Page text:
In the wake of a looming poor agriculture season which may lead to serious food crisis, one of Zambia's major donor - Sweden - is speaking out expressing displeasure at the Patriotic Front government's mismanagement of the sector.
Late delivery of farming inputs to farmers by the PF government, failure to tackle the invasion of maize fields by army worms, a poor rainfall pattern has beset the agriculture sector in the 2012/13 farming season.
The situation has raised fears that the country will have a poor yield of the staple food, maize, and this may lead to shortages and high prices of the commodity worsening the situation from last year when Zambia enjoyed a bumper harvest but still endured record mealie meal prices.
It is this mismanagement of the sector which is upsetting the Swedish who expect Zambia, for all its arable land, to aggressively capitalise on agriculture and assure its citizens of food security.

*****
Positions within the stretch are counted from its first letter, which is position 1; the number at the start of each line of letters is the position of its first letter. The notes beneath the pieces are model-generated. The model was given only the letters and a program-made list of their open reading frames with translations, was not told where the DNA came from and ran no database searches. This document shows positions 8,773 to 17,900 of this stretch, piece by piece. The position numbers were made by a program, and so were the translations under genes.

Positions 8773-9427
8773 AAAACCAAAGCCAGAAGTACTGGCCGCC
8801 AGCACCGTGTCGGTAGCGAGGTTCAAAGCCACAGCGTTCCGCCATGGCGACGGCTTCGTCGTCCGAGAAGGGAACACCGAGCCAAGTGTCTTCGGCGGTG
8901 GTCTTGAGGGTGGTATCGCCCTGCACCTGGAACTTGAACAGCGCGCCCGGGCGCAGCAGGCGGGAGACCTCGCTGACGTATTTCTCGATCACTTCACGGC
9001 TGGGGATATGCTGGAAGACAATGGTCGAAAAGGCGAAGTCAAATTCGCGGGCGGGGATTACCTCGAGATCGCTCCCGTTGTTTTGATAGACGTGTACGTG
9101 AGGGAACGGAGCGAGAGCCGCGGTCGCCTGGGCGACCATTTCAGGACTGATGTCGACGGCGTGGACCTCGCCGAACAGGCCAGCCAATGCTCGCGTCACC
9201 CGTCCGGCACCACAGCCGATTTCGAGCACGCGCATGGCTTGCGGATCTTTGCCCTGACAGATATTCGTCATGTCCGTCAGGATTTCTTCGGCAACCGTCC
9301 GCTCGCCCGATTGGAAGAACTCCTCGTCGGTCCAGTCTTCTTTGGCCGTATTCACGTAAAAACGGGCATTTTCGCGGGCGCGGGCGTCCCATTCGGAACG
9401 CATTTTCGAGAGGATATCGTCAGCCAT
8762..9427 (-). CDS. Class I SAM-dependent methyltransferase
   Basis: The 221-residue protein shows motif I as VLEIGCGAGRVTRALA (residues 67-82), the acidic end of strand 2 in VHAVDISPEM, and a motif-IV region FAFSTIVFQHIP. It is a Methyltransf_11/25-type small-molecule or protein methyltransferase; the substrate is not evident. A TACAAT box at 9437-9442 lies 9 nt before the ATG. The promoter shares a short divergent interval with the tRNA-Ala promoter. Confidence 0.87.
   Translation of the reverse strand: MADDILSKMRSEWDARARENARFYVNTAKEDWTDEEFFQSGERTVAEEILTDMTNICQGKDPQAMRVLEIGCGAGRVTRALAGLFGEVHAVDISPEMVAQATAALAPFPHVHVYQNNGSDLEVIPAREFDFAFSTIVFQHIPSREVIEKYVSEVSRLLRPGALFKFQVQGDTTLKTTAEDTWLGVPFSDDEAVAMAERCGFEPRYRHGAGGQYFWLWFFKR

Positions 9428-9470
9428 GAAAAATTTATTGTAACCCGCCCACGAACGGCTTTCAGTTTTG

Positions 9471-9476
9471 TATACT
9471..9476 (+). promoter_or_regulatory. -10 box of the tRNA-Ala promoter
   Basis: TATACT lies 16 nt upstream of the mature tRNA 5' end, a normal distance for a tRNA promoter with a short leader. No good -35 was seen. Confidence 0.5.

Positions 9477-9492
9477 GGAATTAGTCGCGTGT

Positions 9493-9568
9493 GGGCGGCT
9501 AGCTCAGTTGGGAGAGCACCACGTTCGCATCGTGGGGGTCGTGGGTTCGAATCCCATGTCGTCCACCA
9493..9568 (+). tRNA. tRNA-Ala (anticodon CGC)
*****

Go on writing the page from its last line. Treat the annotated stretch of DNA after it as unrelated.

The Swedish Corporative Centre (SCC) has noted that the late delivery of farming inputs, which todate have not reached most farmers across the country, may negatively affect all efforts aimed at reducing poverty.
SCC chief executive officer Anneli Rogeman said the country's agricultural sector has the potential to contribute massively to the economic development if given the necessary attention.
Rogeman made the remarks, which are uncomfortable to the PF government, when inspecting some agricultural activities that are sponsored by Sweden under the Zambia National Farmers Union (ZNFU).
"I am worried about the farmers because the fertilizer came too late from the government. So, most of maize harvest will not do very well," she said.
President Michael Sata, in the hope of pleasing farmers and other stakeholders has removed Emmanuel Chenda, widely accused of mismanaging the agriculture ministry, and replaced him with an economic expert Bob Sichinga who was in charge of commerce. Chenda has gone to the ministry of agriculture in the same capacity.